Microsoft has updated its Update Catalog to offer its download packages via HTTPS. The website is popular among advanced users and system administrators. They often download the packages to install them manually, deploy them, or integration into a Windows image.
Previously, if you wanted to download an update from the Microsoft update catalog, you had to deal with an HTTP connection. Clicking the download or right-click it and selecting "Save as" lead to the file being downloaded over an insecure connection.
However, with modern browsers requiring secure connections everywhere, it quickly became a problem. Now HTTPS is used by default, so you will no longer see the browser complaining about the missing protection for Update Catalog.
Here is how the links were looking prior this change.
Now, all the links start with HTTPS.
So all the links have changed from
catalog.s.download.windowsupdate.com. It is unclear why it took Microsoft so long to switch to HTTPS - which is not particularly challenging from a purely technical point of view.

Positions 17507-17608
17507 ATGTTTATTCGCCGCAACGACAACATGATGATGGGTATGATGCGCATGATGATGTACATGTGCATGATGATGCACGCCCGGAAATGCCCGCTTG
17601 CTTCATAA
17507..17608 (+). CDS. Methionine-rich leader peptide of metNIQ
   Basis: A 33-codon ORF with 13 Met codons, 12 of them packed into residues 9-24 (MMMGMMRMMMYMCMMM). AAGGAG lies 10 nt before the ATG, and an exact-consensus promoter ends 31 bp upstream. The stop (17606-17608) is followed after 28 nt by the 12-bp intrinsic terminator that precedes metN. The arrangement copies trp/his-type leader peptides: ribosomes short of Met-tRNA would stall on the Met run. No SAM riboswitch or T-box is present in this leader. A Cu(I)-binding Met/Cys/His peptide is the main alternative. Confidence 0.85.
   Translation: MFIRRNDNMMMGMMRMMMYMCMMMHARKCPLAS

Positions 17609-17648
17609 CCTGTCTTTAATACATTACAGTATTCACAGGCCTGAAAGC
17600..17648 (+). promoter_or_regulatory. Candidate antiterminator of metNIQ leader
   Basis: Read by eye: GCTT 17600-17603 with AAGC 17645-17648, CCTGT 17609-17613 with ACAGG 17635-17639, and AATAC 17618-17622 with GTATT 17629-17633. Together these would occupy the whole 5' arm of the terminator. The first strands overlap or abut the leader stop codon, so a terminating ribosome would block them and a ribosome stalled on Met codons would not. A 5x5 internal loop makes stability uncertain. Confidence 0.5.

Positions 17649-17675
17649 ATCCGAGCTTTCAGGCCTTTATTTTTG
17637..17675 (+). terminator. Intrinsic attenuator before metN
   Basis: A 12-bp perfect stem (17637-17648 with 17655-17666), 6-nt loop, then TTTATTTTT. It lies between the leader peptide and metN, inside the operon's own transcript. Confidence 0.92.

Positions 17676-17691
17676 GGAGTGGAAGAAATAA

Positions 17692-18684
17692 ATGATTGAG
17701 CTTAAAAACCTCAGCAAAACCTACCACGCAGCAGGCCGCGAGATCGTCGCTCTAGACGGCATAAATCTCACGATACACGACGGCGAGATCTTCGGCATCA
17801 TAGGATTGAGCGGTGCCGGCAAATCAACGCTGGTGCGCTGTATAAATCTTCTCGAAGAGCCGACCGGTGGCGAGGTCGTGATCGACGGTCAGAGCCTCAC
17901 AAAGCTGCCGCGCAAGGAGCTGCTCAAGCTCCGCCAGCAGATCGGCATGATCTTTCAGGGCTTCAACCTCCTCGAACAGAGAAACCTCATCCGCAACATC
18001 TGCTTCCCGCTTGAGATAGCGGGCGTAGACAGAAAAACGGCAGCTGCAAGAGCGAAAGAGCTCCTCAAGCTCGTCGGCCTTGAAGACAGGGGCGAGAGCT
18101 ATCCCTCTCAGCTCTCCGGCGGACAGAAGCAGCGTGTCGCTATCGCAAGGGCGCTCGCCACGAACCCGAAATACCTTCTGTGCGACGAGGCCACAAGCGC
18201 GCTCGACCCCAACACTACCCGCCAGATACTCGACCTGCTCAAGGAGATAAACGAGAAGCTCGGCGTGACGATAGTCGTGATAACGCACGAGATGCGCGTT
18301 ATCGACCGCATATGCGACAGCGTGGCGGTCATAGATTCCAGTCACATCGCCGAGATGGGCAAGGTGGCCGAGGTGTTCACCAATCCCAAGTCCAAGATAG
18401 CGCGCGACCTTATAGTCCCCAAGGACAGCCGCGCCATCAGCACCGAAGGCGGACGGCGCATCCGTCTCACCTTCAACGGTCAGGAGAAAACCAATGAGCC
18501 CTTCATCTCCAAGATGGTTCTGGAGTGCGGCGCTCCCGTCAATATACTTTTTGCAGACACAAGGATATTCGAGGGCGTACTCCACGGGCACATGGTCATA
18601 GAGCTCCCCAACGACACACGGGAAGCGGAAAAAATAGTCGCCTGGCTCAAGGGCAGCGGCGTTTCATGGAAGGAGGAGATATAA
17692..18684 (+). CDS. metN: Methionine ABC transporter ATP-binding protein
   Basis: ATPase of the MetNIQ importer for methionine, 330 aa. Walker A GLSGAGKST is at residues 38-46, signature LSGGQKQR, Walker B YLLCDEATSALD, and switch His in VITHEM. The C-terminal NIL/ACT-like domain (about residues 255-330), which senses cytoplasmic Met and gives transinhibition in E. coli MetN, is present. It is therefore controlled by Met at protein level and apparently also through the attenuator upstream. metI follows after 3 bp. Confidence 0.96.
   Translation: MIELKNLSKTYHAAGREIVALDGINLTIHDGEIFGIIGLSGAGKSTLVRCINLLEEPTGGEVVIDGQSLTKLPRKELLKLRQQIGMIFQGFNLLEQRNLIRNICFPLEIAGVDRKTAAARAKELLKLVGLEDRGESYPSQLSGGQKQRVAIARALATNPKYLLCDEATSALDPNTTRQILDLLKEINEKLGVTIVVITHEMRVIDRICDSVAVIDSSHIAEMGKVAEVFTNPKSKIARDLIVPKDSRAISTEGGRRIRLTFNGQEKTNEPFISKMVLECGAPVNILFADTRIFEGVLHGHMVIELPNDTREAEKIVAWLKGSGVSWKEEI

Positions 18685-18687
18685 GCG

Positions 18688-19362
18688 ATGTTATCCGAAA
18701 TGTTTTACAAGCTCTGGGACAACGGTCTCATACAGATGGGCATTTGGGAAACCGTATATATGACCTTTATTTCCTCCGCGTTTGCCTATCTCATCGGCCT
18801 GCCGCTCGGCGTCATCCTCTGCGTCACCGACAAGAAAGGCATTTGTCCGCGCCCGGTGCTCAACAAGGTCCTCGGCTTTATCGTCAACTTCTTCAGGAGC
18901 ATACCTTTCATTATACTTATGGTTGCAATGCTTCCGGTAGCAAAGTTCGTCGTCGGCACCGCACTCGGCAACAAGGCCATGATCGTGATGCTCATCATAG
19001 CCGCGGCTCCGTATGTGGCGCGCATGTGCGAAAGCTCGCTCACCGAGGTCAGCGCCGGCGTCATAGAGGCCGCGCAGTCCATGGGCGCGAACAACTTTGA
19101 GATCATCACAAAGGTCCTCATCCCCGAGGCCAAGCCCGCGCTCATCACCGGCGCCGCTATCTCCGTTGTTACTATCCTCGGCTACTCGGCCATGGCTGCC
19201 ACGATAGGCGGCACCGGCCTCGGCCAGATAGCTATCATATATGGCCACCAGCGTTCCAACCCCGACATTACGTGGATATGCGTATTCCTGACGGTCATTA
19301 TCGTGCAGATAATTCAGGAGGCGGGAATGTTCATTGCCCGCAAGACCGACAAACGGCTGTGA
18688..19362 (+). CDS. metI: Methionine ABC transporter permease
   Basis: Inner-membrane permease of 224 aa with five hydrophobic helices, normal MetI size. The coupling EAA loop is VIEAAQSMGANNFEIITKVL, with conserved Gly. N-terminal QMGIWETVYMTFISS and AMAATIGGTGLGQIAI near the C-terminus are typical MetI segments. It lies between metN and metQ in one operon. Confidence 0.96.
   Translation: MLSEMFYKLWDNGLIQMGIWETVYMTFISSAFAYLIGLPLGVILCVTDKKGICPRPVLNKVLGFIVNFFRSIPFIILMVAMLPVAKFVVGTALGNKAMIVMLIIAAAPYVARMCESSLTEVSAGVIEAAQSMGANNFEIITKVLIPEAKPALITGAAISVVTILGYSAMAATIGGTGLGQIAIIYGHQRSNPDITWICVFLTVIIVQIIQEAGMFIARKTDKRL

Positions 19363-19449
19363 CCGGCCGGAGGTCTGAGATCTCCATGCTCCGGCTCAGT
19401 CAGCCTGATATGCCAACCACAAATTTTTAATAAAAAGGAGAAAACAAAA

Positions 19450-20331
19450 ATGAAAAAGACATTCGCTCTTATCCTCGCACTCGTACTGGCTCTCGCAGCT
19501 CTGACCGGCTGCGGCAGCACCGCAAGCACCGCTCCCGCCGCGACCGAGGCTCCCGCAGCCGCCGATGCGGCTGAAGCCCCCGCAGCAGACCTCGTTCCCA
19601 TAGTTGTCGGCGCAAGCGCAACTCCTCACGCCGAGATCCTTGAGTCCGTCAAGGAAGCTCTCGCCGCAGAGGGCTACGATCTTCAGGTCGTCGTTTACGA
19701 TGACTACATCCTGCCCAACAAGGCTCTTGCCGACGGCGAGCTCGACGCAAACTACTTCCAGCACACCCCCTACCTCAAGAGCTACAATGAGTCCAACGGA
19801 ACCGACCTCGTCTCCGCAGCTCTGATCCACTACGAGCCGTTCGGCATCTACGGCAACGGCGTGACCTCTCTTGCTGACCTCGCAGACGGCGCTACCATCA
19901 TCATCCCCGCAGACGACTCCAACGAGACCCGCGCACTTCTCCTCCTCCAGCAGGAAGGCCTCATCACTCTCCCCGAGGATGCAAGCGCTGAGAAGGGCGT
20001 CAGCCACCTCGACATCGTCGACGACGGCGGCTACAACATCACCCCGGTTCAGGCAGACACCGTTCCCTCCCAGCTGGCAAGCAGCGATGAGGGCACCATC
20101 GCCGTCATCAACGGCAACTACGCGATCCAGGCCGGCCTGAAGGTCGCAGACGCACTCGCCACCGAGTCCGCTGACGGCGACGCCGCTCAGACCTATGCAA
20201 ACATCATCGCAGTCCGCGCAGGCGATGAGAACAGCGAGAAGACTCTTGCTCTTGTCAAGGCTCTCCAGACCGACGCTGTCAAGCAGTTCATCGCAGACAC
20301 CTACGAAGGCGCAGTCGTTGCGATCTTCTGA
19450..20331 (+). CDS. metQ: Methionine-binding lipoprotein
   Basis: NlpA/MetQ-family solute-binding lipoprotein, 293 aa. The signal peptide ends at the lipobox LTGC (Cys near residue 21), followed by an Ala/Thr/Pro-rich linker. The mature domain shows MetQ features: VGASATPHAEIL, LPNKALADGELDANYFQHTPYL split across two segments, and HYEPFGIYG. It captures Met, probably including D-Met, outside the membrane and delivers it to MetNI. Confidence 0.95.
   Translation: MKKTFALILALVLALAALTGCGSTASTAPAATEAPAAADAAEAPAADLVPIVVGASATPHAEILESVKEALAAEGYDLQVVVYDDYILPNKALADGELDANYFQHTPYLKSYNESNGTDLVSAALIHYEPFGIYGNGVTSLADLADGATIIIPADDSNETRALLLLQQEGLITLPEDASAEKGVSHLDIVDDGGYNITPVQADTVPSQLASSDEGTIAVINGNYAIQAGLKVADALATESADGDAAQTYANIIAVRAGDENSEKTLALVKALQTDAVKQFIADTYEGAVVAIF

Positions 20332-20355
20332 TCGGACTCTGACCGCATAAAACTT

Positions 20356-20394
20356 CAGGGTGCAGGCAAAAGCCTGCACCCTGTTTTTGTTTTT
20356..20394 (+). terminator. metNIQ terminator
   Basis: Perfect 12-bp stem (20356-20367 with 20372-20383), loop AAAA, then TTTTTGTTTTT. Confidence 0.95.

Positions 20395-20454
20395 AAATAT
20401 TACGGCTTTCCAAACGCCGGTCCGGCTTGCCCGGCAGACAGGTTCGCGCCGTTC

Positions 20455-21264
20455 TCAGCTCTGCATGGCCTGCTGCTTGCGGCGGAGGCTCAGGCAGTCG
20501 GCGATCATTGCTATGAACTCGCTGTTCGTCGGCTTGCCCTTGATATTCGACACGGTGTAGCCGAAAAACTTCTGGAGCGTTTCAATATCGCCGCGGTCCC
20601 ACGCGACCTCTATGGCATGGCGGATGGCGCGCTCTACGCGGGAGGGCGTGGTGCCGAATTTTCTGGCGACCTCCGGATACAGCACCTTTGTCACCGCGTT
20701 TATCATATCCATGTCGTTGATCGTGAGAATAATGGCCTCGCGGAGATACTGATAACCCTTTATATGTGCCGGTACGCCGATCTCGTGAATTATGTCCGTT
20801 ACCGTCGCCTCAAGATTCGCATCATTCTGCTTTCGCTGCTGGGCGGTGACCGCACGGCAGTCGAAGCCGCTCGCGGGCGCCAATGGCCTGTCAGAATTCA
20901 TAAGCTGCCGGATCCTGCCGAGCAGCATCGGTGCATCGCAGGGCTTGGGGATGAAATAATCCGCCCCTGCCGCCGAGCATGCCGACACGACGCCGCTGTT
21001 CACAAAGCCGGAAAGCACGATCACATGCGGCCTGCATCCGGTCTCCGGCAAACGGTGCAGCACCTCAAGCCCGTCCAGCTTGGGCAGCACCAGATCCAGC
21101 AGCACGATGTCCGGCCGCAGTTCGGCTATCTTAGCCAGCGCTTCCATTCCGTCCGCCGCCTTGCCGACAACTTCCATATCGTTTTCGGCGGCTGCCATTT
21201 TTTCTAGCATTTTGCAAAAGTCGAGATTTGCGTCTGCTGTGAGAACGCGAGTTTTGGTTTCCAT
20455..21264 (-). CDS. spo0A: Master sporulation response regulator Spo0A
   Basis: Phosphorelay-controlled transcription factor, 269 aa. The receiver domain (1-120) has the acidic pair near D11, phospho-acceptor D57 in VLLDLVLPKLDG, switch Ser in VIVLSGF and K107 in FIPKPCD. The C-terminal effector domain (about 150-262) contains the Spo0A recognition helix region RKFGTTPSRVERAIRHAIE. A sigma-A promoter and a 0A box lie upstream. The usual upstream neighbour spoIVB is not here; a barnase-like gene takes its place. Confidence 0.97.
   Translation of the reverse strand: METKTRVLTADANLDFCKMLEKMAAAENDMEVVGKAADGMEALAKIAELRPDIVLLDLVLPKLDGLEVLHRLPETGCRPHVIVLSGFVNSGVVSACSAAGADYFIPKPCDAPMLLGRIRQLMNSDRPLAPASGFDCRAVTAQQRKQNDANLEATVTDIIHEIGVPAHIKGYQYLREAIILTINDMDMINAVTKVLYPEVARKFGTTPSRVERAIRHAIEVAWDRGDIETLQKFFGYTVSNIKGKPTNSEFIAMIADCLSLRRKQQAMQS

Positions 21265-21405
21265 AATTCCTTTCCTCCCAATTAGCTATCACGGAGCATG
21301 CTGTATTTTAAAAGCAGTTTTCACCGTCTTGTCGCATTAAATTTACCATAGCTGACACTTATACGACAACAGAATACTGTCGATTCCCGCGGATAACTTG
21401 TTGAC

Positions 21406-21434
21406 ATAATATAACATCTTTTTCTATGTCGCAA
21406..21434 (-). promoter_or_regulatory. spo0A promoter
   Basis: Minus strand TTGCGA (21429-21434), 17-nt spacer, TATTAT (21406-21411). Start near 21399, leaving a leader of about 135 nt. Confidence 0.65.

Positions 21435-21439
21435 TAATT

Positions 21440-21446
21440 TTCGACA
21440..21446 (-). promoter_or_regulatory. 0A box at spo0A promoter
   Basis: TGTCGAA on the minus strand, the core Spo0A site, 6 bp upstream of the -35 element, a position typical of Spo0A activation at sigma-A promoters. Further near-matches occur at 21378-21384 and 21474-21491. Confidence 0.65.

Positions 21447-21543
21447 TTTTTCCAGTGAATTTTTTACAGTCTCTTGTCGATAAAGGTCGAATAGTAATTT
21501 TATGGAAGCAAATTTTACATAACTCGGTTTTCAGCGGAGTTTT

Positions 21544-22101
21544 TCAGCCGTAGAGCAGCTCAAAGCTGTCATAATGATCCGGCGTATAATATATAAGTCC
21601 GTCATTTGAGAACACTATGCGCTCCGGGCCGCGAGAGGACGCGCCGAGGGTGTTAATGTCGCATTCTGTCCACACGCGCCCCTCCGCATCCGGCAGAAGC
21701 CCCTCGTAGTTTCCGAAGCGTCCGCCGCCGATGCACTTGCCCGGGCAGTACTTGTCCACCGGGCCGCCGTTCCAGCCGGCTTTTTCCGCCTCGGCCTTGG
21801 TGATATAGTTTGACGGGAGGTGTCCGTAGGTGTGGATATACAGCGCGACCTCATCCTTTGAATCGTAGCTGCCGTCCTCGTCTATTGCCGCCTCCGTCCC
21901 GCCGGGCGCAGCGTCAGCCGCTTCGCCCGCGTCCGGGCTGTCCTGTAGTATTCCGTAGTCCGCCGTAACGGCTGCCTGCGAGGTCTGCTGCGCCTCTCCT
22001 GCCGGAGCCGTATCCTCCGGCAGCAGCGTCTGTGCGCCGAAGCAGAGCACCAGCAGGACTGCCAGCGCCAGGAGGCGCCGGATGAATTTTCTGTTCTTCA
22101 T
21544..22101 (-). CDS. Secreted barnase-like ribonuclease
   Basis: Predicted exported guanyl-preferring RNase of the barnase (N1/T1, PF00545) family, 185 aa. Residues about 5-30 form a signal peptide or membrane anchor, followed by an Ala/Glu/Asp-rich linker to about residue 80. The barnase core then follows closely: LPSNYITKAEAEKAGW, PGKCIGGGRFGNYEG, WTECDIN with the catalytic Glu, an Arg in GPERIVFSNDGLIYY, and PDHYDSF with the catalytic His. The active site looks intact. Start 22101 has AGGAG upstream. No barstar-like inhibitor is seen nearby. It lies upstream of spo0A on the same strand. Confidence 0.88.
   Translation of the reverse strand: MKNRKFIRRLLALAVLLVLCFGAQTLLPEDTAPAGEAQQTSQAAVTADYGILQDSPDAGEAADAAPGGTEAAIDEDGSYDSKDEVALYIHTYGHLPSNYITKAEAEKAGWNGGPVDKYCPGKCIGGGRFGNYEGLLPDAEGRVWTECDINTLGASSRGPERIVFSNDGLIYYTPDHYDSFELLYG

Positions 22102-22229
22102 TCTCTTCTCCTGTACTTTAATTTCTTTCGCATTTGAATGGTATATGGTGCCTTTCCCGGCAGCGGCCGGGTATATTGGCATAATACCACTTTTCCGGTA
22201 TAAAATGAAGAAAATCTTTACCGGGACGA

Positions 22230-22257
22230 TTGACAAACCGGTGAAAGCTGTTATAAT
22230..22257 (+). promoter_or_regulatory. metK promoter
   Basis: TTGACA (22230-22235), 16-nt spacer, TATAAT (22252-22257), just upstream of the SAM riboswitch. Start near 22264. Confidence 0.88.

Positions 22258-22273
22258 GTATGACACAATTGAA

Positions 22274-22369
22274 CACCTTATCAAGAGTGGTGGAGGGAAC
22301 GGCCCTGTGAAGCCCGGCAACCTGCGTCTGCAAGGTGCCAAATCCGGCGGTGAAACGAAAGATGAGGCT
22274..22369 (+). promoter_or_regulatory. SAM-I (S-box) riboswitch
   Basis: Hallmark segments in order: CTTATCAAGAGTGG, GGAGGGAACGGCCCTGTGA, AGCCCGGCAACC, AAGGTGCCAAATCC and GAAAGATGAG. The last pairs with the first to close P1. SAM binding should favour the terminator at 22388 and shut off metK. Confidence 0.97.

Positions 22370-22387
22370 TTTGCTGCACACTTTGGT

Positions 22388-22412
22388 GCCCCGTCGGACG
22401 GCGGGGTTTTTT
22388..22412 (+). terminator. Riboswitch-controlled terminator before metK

It is worth noting that all HTTP links remain active, but it is unknown for how long. Perhaps Microsoft will eventually switch to the secure protocol exclusively.
As for Insider ISO images, Microsoft already serves them via HTTPS for long (via deskmodder).
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2 thoughts on “Microsoft Update Catalog now serves downloads via HTTPS”
Windows 11 users and newest users makes the switch to Linux, Mac and/or Chromebook.
Windows 11 Pro users now required to sign up or sign in during internet setup on future build and I think no more privacy!
You can see where MS wants to go with Windows. You either have to comply with it, or you have to leave. Microsoft can do whatever they want, it’s their OS. The last good OS from Microsoft was the beginning of Windows 7. It started going downhill at the end of it too.
Microsoft has missed a lot since Windows mobile did not break through. Young people don’t use computers the same way we do. Somehow they have to make money. It will be with advertising, selling your data and services like OneDrive and so on.
You have to keep in mind that they have locked many companies with their software. A home user usually doesn’t have as much trouble switching to Linux, for example.